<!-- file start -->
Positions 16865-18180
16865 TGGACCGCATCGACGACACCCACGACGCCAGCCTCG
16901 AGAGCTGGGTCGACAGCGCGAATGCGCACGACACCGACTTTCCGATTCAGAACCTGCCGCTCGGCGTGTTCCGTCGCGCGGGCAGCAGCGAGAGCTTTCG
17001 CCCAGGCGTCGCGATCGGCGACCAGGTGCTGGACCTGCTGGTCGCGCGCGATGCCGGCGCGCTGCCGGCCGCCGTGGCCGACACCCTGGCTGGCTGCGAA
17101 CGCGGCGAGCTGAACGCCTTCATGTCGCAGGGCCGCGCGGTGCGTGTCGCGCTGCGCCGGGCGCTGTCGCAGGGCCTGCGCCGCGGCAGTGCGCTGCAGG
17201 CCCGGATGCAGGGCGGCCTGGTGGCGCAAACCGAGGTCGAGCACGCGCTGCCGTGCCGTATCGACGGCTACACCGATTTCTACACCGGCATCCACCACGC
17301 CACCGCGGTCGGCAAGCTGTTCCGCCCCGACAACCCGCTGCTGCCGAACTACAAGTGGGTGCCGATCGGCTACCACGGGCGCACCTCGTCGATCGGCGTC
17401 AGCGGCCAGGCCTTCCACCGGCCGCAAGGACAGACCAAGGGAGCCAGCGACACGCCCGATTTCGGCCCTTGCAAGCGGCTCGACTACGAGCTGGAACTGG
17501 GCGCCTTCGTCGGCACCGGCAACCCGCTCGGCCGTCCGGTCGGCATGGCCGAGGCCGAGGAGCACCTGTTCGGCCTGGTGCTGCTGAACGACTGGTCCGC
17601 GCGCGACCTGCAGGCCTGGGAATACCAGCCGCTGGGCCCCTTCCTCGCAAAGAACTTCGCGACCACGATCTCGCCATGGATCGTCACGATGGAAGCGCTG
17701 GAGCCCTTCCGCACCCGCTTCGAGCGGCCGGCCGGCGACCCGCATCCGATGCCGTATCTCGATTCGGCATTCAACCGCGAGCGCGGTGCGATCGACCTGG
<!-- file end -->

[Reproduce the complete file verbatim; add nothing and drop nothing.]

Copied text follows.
Positions 16865-18180
16865 TGGACCGCATCGACGACACCCACGACGCCAGCCTCG
16901 AGAGCTGGGTCGACAGCGCGAATGCGCACGACACCGACTTTCCGATTCAGAACCTGCCGCTCGGCGTGTTCCGTCGCGCGGGCAGCAGCGAGAGCTTTCG
17001 CCCAGGCGTCGCGATCGGCGACCAGGTGCTGGACCTGCTGGTCGCGCGCGATGCCGGCGCGCTGCCGGCCGCCGTGGCCGACACCCTGGCTGGCTGCGAA
17101 CGCGGCGAGCTGAACGCCTTCATGTCGCAGGGCCGCGCGGTGCGTGTCGCGCTGCGCCGGGCGCTGTCGCAGGGCCTGCGCCGCGGCAGTGCGCTGCAGG
17201 CCCGGATGCAGGGCGGCCTGGTGGCGCAAACCGAGGTCGAGCACGCGCTGCCGTGCCGTATCGACGGCTACACCGATTTCTACACCGGCATCCACCACGC
17301 CACCGCGGTCGGCAAGCTGTTCCGCCCCGACAACCCGCTGCTGCCGAACTACAAGTGGGTGCCGATCGGCTACCACGGGCGCACCTCGTCGATCGGCGTC
17401 AGCGGCCAGGCCTTCCACCGGCCGCAAGGACAGACCAAGGGAGCCAGCGACACGCCCGATTTCGGCCCTTGCAAGCGGCTCGACTACGAGCTGGAACTGG
17501 GCGCCTTCGTCGGCACCGGCAACCCGCTCGGCCGTCCGGTCGGCATGGCCGAGGCCGAGGAGCACCTGTTCGGCCTGGTGCTGCTGAACGACTGGTCCGC
17601 GCGCGACCTGCAGGCCTGGGAATACCAGCCGCTGGGCCCCTTCCTCGCAAAGAACTTCGCGACCACGATCTCGCCATGGATCGTCACGATGGAAGCGCTG
17701 GAGCCCTTCCGCACCCGCTTCGAGCGGCCGGCCGGCGACCCGCATCCGATGCCGTATCTCGATTCGGCATTCAACCGCGAGCGCGGTGCGATCGACCTGG